This challenge involves eight three-cube models made from interlocking cubes. Investigate different ways of putting the models together then compare your constructions.

Can you find ways of joining cubes together so that 28 faces are visible?

What happens to the area of a square if you double the length of the sides? Try the same thing with rectangles, diamonds and other shapes. How do the four smaller ones fit into the larger one?

What is the smallest cuboid that you can put in this box so that you cannot fit another that's the same into it?

How many models can you find which obey these rules?

Investigate the number of paths you can take from one vertex to another in these 3D shapes. Is it possible to take an odd number and an even number of paths to the same vertex?

How many different cuboids can you make when you use four CDs or DVDs? How about using five, then six?

Sort the houses in my street into different groups. Can you do it in any other ways?

How can you arrange these 10 matches in four piles so that when you move one match from three of the piles into the fourth, you end up with the same arrangement?

Use your mouse to move the red and green parts of this disc. Can you make images which show the turnings described?

Take 5 cubes of one colour and 2 of another colour. How many different ways can you join them if the 5 must touch the table and the 2 must not touch the table?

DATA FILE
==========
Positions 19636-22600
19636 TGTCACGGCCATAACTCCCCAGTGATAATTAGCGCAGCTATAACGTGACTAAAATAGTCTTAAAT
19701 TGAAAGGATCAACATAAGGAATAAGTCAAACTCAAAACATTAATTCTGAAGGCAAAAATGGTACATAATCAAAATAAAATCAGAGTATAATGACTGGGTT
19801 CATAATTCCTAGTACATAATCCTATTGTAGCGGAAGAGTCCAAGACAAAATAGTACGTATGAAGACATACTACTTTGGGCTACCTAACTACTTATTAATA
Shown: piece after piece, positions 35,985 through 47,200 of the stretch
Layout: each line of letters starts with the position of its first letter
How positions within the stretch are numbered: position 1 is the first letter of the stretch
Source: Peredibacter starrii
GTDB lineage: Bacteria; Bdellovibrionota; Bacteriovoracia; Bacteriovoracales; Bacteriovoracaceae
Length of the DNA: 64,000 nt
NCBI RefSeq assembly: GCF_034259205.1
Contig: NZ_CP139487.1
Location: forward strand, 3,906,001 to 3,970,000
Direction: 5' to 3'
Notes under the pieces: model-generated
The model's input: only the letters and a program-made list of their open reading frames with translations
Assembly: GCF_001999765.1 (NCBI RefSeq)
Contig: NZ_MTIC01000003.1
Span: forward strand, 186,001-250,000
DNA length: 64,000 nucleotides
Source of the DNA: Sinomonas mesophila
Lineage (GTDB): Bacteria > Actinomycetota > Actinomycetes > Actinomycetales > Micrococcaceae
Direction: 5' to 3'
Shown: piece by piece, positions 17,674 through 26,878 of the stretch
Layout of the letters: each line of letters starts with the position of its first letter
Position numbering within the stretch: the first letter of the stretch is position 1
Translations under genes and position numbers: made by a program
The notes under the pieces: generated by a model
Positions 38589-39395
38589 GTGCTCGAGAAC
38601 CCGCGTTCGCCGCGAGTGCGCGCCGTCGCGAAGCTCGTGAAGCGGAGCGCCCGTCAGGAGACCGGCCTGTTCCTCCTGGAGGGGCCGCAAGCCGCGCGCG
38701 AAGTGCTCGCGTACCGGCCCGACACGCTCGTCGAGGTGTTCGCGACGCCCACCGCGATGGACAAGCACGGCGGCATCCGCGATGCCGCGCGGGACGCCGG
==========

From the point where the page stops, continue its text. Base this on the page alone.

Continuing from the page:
How many different ways can you find of fitting five hexagons together? How will you know you have found all the ways?

How can you arrange the 5 cubes so that you need the smallest number of Brush Loads of paint to cover them? Try with other numbers of cubes as well.

Let's say you can only use two different lengths - 2 units and 4 units. Using just these 2 lengths as the edges how many different cuboids can you make?

We need to wrap up this cube-shaped present, remembering that we can have no overlaps. What shapes can you find to use?

This challenge is to design different step arrangements, which must go along a distance of 6 on the steps and must end up at 6 high.